Wednesday, October 12, 2011

Triangle (2009) - FilmReview

Article author: Alwyn Ash

Just when you think you know what's coming, writer and director Christopher Smith grabs the plot and distorts it to such a level that you begin to find yourself watching a clever psychological thriller with more twists and turns than a complicated road system.

It is also thanks to actress Melissa George's fabulous acting that you believe every step of this journey of madness. I am not often so overwhelmed by a film, but Triangle is, in my opinion, a must-see! So why is it such a success?

George plays Jess, a young woman and single mother who is quite clearly failing to cope with her autistic son, played so wonderfully here by Joshua McIvor. We next see her agreeing to join some friends on a boat trip. However, there is a sinister electrical storm and the group is capsized. So when they are rescued by an ocean liner everything turns out to be OK, right? Wrong!

In a cross between Dead Calm and The Twilight Zone, we, the viewers, are taken on a journey of our own through the corridors of the liner and director Smith's manipulative mind. Something, or someone, is stalking the survivors, and before long there is the twist that'll have you whooping and gripped! They are not alone and the villain is...

... oh my god - not so straight forward!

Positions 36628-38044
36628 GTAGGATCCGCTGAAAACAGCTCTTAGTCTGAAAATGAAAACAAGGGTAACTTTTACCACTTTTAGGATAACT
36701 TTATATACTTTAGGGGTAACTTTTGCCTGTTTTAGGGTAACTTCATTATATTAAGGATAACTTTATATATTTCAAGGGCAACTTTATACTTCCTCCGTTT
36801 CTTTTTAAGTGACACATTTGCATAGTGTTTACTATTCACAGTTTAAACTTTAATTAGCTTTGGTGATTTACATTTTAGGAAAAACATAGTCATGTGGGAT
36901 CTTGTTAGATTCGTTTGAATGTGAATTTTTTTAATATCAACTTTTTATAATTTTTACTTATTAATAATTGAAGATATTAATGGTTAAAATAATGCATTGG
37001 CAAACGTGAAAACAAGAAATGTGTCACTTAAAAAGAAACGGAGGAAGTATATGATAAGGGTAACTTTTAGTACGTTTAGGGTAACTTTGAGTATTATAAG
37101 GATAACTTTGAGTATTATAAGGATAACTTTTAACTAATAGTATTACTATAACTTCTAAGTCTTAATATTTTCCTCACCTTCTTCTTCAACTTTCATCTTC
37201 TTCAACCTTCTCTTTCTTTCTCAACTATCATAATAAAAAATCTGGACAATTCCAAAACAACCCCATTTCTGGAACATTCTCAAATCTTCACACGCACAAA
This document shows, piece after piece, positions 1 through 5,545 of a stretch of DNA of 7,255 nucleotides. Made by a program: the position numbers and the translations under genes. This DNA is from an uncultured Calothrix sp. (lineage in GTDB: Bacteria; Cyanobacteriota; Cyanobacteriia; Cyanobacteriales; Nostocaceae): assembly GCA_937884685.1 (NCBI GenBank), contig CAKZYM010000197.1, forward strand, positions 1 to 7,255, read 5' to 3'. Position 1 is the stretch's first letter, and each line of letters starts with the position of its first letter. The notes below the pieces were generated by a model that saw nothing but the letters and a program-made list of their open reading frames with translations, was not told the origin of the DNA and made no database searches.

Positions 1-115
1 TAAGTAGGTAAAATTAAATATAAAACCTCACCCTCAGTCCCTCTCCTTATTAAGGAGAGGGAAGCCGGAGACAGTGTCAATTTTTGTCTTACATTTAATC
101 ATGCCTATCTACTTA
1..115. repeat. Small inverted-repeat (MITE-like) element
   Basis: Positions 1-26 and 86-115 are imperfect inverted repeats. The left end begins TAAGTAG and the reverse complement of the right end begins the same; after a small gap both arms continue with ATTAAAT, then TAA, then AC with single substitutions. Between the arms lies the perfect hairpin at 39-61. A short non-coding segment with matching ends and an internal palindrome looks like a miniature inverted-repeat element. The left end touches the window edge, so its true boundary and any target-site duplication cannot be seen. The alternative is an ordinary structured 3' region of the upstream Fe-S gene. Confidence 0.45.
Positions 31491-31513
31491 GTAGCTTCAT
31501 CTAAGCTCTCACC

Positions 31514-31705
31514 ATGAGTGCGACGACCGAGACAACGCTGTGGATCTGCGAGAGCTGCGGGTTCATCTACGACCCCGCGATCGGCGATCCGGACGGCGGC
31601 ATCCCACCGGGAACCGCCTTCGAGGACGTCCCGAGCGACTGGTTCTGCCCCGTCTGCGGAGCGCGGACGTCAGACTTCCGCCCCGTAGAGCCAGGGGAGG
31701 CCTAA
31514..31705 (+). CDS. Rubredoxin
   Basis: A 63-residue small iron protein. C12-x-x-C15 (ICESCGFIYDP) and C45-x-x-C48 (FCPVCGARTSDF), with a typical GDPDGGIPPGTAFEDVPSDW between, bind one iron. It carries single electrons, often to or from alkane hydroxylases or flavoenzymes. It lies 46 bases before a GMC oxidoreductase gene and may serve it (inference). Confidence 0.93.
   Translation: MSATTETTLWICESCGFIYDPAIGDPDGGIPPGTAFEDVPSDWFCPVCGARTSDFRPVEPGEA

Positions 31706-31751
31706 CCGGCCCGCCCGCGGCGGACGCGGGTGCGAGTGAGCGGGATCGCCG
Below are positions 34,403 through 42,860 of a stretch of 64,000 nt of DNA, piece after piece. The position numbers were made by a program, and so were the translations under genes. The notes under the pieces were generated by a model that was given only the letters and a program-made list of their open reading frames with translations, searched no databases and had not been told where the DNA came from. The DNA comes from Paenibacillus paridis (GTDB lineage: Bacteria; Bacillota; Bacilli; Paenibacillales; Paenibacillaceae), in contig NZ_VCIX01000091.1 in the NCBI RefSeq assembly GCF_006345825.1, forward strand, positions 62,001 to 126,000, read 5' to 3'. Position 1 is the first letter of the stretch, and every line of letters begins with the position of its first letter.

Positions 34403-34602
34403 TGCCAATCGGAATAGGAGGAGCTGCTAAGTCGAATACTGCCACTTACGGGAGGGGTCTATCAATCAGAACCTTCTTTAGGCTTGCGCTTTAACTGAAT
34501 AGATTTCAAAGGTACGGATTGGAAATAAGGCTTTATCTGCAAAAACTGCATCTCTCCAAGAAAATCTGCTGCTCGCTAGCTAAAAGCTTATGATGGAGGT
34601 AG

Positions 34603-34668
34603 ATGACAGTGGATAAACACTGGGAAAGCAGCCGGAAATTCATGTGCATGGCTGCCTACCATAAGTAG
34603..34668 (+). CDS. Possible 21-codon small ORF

It is amazing to see how far George has come since her days as Angel Parish in Australian soap opera Home And Away - she has appeared in both The Amityville Horror remake (2005) and vampire horror 30 Days of Night (2007), yet she is no scream queen and there is absolutely no danger of this talented actress being typecast by such parts!

Triangle is both intense and emotional, you really want George's character to find a way out of this nightmarish world, and return to her son, unharmed both physically and psychologically.

But as the insane scenario develops we come to realise that you just cannot out-think destiny, or you'll go mad trying! How many times have we watched those poor helpless victims in Final Destination think they've out-guessed Death, only to die in a neat and unpredictable way?

Except, for Jess, it isn't a matter of dying, as you'll discover. There is more agony in mental torture than there is in the last moments of life - the dead are rewarded with peace of mind, at some point.

Jess is not!

Review summary

One of the finest psychological horror films ever produced, brought together with such skill that the plot will keep you guessing. Melissa George at her best. Highly recommended! Triangle written by Christopher Smith